The Importance of Making a Will

The importance of Making a Will
By Jamie Pouwhare

There is one simple reason why making a Will should be important to you – because you care about your loved ones. Don’t underestimate the importance of making a Will.

Making a Will is so often overlooked, forgotten or just placed in the too hard basket. Remember, your Will is not for you, it is for those you leave behind. This is why the importance of making a Will cannot be highlighted enough. So don’t leave it until it is too late.

If you take the time to make your Will now, then you will be saving your loved ones from a significant amount of stress… and money. Your death will be emotionally difficult enough without the added uncertainty of what will happen to your things.

Wills aren’t just for people who have a lot of money or own property. Your Will is a legal document which allows you to decide who will receive the things you own. Even if you have little money it is still important to have a Will. Your Will allows you to leave sentimental or valuable items to particular people. You may wish to leave your car, or your jewellery to certain people. You may even have sentimental items with strong family ties like old photographs or war medals for example that you want to stay in your family. Having a valid Will is the only way you can ensure that your wishes are respected and followed.

Making a Will now will give you peace of mind. You are taking control of the future and making sure that your affairs are in order. Making a Will allows you to:

  • provide for your loved ones;
  • appoint Guardians for your children;
  • choose someone that you trust to respect your wishes by carrying out the instructions in your Will;
  • leave particular items that you care about to the people of your choice;
  • leave instructions for things such as funeral arrangements.

Dying without a valid Will in New South Wales means that a standard formula is used to distribute your estate to your relatives regardless of your wishes. The order that will be followed if you die without a valid Will is:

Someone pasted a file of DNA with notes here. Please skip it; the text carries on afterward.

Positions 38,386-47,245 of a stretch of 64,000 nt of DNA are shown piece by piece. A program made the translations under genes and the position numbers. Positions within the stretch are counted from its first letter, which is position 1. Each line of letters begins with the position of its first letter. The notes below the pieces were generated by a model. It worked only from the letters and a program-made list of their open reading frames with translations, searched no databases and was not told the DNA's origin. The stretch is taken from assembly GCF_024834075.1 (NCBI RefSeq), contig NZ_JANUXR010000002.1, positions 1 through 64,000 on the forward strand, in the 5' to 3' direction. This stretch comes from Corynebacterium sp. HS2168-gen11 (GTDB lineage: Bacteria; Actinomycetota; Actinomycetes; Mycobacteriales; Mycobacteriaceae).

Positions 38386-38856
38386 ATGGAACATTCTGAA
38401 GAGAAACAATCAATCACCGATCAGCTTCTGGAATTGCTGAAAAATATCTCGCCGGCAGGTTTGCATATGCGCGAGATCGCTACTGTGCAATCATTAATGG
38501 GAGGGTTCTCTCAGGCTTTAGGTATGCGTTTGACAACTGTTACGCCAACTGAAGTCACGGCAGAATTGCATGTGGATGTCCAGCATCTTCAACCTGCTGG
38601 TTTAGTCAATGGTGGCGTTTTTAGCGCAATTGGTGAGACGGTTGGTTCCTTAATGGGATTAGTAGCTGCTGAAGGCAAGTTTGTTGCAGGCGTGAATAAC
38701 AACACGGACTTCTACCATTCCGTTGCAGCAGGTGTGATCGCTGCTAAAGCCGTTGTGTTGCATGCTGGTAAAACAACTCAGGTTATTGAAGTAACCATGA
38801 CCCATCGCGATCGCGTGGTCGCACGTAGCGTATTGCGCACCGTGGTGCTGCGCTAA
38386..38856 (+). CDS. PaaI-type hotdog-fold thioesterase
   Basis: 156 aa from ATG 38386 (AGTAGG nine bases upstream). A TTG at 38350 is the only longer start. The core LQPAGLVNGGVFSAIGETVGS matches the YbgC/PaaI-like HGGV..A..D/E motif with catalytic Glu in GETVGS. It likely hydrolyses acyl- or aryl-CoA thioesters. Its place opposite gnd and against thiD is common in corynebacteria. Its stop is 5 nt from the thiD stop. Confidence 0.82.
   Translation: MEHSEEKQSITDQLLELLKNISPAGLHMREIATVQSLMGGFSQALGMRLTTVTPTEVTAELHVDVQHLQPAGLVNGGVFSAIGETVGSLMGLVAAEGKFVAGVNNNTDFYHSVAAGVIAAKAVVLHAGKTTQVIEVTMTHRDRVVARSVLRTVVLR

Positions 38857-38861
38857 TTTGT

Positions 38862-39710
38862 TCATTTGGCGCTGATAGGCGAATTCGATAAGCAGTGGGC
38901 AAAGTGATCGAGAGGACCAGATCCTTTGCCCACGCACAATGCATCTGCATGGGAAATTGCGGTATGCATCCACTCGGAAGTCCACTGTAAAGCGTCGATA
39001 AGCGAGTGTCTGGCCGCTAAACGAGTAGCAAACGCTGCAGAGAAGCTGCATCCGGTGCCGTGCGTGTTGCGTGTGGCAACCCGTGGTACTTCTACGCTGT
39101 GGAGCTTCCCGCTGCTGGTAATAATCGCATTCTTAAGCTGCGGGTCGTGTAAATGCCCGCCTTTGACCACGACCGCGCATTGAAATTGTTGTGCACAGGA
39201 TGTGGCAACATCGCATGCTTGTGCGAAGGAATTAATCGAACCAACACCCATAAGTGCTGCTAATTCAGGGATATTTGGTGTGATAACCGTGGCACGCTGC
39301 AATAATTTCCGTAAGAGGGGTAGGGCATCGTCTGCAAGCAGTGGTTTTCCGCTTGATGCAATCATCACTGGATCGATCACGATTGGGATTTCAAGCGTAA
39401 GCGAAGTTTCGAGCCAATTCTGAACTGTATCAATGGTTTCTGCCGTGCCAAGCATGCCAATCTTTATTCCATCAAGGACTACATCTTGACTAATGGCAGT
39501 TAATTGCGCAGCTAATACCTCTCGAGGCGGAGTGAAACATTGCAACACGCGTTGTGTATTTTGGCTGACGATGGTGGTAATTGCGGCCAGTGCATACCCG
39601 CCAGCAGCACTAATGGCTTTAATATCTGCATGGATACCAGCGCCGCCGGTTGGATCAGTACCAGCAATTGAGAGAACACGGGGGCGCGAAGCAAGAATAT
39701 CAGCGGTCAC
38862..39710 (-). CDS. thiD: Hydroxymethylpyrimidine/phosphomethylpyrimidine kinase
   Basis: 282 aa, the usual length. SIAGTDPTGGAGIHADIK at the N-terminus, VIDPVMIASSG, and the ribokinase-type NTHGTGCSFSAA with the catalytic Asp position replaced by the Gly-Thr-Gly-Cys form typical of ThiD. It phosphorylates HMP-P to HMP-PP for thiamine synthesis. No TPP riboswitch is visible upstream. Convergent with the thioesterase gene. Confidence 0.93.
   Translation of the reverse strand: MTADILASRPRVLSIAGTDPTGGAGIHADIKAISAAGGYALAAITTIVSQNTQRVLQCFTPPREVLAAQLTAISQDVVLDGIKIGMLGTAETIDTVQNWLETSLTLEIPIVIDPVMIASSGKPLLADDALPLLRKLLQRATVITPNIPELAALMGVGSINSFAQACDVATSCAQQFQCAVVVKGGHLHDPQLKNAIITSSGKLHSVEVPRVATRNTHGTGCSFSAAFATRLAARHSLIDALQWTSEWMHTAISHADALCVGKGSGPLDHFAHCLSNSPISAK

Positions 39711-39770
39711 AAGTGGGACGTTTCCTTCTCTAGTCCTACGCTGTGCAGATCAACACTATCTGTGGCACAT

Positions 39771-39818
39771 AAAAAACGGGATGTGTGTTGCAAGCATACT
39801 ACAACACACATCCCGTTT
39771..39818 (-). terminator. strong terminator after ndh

1. Spouse;
  2. Children;
  3. Parents;
  4. Brothers and sisters (or nieces or nephews if your siblings die first);
  5. Grandparents;
  6. Aunts and Uncles (or cousins if they die first).

Once an eligible relative is found then the process stops. If an eligible relative from the list cannot be found, then your estate will pass to the State. The importance of making a Will is evident here because you don’t want your estate being passed to the state!

As you can see the formula does not provide for distribution to any friends or charities in any circumstances. The process can also be extremely complicated if you have had multiple spouses, whether de facto or from marriage, or if you have children from more than one relationship.

If you are in a de facto relationship, then making a Will allows you to ensure your partner is provided for. If you are separated, but not yet divorced, then this could allow your spouse to make a claim on your estate until the divorce is finalised if you have left them out. The importance of making a Will in these circumstances cannot be emphasised enough. Seek legal advice now and get started in making your Will.

You work hard all your life to build up your assets so you can leave something to those you love…why leave it to chance?

Our team at Vaarzon-Morel Solicitors understands the importance of having your affairs in order. We all have families of our own that we want to protect. Let us help you to tick this task off your ever-growing to-do list so you can finally take comfort in knowing that your loved ones will be looked after… even when you are gone.